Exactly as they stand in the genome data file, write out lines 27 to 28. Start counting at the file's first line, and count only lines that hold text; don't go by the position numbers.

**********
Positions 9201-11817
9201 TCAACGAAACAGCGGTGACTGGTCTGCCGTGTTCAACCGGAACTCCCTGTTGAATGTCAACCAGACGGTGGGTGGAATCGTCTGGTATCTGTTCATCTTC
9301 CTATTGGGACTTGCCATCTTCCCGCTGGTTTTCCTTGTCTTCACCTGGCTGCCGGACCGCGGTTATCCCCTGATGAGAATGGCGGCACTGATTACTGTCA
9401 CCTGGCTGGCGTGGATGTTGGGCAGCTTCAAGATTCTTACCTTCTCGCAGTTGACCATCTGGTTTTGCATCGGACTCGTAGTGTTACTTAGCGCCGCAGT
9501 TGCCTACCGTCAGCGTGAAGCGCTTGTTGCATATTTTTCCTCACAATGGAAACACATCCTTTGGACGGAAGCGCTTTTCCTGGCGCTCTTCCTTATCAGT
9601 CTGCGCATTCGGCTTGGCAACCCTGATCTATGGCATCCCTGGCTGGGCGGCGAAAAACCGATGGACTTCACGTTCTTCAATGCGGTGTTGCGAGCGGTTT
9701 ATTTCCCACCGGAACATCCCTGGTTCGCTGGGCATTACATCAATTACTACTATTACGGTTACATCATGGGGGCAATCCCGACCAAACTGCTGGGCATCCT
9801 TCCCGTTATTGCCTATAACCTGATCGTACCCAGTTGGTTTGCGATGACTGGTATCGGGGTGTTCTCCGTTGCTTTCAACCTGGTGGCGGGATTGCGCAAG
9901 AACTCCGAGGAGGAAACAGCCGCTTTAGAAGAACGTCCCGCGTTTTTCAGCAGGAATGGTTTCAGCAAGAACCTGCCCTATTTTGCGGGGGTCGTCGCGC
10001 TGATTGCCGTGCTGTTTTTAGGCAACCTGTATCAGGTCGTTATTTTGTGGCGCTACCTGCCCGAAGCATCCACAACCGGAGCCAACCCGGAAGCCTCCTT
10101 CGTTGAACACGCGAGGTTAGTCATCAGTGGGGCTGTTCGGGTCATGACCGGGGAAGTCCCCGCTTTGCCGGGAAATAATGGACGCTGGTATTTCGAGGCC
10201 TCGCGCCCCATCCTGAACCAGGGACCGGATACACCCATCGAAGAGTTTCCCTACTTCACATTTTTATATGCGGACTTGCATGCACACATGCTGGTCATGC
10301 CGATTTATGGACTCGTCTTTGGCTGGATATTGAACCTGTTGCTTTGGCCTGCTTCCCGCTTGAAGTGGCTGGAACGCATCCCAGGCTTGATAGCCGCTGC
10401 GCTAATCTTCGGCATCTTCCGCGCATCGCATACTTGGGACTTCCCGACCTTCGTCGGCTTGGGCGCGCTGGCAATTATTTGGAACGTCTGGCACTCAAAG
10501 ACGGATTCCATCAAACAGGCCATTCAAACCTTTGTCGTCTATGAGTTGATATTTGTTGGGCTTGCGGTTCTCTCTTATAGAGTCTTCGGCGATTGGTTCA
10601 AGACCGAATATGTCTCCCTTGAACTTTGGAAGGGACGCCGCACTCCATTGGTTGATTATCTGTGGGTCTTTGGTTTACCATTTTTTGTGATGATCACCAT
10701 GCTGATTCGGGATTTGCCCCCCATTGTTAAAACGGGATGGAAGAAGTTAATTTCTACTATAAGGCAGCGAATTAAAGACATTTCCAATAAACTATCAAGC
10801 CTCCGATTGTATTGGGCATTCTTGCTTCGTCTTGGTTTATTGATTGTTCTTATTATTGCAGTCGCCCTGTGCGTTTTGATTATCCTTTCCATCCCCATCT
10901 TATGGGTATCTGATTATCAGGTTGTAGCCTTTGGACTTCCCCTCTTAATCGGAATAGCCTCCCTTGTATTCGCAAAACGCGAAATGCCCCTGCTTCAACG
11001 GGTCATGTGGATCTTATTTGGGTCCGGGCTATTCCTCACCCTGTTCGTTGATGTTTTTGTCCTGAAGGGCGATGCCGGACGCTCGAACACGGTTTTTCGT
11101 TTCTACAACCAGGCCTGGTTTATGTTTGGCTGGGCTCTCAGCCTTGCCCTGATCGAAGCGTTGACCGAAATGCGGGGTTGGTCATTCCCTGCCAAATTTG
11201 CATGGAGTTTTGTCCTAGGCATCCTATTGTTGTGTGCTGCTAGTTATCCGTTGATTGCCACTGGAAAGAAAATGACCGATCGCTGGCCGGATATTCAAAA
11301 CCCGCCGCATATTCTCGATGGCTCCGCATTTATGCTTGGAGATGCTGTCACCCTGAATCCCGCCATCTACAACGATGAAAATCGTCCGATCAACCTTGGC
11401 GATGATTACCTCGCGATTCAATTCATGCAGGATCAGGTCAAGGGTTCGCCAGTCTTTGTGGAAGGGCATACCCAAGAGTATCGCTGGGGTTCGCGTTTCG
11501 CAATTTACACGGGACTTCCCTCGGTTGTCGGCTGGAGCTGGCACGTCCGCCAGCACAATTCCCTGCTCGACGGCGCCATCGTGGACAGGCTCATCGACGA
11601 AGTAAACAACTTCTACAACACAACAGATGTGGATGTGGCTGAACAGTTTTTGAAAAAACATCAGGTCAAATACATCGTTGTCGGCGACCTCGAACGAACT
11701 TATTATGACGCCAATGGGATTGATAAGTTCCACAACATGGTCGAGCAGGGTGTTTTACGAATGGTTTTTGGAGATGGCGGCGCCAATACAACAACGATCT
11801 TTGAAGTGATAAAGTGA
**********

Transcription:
11701 TATTATGACGCCAATGGGATTGATAAGTTCCACAACATGGTCGAGCAGGGTGTTTTACGAATGGTTTTTGGAGATGGCGGCGCCAATACAACAACGATCT
11801 TTGAAGTGATAAAGTGA